*Explains the campaigns that led to the battles and their aftermath.
*Includes accounts of the fighting by some of the battles' participants.
*Includes bibliographies for further reading.
*Includes a table of contents.
“Believe me, nothing except a battle lost can be half so melancholy as a battle won.” – Duke of Wellington, at Waterloo
Over the course of its history, England has engaged in an uncountable number of battles, but a select few have been celebrated like the Battle of Trafalgar, one of the most important naval battles in history. Before the battle, Napoleon still harbored dreams of sailing an invasion force across the English Channel and subduing England, but that would be dashed on October 21, 1805 by a British fleet that was outnumbered and outgunned.
That morning, Admiral Horatio Nelson’s fleet, 27 strong, bore down on the Franco-Spanish fleet, approaching at right angles in two columns. By the time the Battle of Trafalgar was finished, Nelson had scored arguably the most decisive victory in the history of naval warfare. The British took 22 vessels of the Franco-Spanish fleet and lost none, but as fate would have it, the man most responsible for the victory in one of history’s most famous naval battles did not get to enjoy his crowning experience. The impact of Trafalgar cannot be overstated, as it literally set the stage for the rest of the Napoleonic Era. Unable to invade England, Napoleon was limited to conducting war on the European continent, and while he spent the better part of a decade frustrating the British and their allies, he was eventually undone at Leipzig and then Waterloo nearly a decade after Nelson’s victory at Trafalgar.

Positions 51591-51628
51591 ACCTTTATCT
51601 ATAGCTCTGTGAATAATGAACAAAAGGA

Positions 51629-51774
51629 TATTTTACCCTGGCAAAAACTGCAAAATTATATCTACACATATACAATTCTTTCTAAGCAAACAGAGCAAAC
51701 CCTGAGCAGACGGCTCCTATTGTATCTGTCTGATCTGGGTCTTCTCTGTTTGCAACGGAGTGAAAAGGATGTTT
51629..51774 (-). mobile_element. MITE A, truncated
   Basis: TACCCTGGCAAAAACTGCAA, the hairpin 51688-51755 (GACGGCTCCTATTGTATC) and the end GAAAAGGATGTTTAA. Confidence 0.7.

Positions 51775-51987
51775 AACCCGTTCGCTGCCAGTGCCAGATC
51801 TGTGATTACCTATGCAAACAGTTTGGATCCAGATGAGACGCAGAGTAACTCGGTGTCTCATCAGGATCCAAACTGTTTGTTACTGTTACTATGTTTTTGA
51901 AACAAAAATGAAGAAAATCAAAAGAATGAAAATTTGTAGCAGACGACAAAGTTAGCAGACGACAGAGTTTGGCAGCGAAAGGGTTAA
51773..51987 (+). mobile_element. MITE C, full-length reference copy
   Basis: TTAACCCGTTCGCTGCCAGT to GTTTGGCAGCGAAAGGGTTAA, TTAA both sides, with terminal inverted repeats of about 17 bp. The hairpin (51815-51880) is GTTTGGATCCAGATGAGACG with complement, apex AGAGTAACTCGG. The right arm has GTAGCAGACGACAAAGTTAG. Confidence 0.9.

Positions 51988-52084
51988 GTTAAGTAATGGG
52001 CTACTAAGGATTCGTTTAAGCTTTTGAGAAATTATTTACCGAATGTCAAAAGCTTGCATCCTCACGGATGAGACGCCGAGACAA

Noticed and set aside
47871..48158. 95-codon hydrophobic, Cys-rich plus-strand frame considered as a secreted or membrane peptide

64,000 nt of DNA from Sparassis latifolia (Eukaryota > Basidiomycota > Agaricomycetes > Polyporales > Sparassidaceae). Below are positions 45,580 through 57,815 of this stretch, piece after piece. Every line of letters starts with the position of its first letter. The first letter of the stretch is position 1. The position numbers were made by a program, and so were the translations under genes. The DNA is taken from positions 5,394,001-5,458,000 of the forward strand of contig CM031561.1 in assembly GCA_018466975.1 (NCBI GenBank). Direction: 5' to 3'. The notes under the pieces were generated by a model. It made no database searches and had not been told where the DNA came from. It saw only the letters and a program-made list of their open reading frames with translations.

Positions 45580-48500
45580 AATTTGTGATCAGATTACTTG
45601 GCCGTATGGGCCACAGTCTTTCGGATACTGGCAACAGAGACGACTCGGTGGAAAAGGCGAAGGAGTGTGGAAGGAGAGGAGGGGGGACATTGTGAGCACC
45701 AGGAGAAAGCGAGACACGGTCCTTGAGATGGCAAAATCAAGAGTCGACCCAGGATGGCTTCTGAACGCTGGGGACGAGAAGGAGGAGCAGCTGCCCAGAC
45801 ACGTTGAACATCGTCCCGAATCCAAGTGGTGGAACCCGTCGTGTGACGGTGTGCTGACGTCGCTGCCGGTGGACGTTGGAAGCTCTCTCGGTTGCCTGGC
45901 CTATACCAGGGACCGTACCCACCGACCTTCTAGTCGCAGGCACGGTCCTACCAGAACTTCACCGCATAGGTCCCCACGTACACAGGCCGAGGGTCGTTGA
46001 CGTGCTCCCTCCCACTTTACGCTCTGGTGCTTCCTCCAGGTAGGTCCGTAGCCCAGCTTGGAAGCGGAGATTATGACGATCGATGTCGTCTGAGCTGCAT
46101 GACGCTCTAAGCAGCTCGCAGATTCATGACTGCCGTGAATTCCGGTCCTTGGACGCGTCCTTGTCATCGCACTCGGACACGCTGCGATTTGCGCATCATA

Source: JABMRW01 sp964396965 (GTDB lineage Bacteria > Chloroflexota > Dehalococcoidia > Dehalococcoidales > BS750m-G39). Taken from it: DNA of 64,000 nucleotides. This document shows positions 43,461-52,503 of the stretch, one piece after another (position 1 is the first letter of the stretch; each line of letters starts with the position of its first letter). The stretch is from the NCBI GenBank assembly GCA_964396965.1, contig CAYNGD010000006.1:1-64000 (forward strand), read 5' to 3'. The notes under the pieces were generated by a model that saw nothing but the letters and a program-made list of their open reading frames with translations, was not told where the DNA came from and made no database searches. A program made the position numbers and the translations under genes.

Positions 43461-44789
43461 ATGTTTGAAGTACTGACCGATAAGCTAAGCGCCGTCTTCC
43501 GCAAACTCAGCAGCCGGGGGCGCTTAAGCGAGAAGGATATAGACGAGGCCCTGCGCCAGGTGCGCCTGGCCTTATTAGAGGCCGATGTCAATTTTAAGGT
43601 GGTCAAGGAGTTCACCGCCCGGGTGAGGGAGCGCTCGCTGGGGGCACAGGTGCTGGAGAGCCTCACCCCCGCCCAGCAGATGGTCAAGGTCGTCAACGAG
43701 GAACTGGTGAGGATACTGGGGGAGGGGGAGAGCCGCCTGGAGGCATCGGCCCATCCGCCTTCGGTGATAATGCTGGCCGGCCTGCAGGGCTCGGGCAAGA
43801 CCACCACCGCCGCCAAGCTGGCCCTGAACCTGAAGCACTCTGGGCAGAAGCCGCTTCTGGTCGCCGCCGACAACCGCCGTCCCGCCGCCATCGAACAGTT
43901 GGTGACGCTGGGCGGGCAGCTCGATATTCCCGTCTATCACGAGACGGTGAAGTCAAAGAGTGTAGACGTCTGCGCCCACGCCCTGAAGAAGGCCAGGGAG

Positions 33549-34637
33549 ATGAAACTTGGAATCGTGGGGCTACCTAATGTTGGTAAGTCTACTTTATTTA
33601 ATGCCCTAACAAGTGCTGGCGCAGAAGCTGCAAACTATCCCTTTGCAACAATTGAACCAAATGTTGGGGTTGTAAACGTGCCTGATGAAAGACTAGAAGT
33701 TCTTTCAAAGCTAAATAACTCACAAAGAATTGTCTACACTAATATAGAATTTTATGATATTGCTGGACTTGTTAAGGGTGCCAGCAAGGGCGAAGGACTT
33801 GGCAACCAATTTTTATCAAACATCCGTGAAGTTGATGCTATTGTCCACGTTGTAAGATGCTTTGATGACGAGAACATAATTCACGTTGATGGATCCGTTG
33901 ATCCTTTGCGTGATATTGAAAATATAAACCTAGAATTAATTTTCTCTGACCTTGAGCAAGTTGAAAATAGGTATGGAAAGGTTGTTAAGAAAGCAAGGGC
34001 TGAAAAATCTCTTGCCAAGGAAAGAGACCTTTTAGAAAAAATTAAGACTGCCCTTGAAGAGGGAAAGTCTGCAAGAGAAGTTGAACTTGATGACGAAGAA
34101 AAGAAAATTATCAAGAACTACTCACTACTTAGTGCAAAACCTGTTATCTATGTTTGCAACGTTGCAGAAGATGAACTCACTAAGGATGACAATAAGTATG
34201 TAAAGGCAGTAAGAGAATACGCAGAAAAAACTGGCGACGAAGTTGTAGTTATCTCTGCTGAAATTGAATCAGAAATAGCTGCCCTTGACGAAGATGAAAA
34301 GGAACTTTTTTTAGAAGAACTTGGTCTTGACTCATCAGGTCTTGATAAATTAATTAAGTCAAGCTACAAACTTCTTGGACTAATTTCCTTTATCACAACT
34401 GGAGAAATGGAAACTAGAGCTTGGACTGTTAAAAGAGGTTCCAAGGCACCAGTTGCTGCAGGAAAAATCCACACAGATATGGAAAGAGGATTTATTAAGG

It is late in the evening of 18th June, 1815. The scene is a coaching inn on the road between Charleroi and Brussels, a few miles south of the village of Mont St. Jean, in what is now Belgium. The inn is located on a crossroad, and for 100 yards either side of it men are strewn, dead or dying. These are elements of Napoleon’s elite Imperial Guard, three battalions of which had retreated towards the inn at the end of the battle. With the rest of the Armee du Nord streaming past him, Napoleon had taken personal command. Yet before long even these grizzled veterans had joined the rout. Now he too has left the field, fated to head for Paris, captivity, exile and an early death.
Waterloo is the most famous battle in modern history if not all of history, and appropriately so. Gathering an army of 100,000 men, Napoleon marched into what is now Belgium, intent on driving his force between the advancing British army under the Duke of Wellington and the Prussian forces under Marshal Blucher. It was the kind of daring strategy that only Napoleon could pull off, as he had at places like Jena and Austerlitz.
At Waterloo, however, it would end disastrously, as Napoleon’s armies were unable to dislodge Wellington and unable to keep the Prussians from linking up with the British. The battle would end with the French suffering nearly 60% casualties, the end of Napoleon’s reign, and the restructuring of the European map. Simply put, the next 200 years of European history can be traced back to the result of the battle that day in 1815.
Trafalgar and Waterloo comprehensively covers the entire campaigns, analyzes the decisions made by the battles’ most important leaders, and explains the aftermath of the two crucial English victories. Along with bibliographies, maps of the battle, and pictures of important people and places, you will learn about the Trafalgar and Waterloo like you never have before.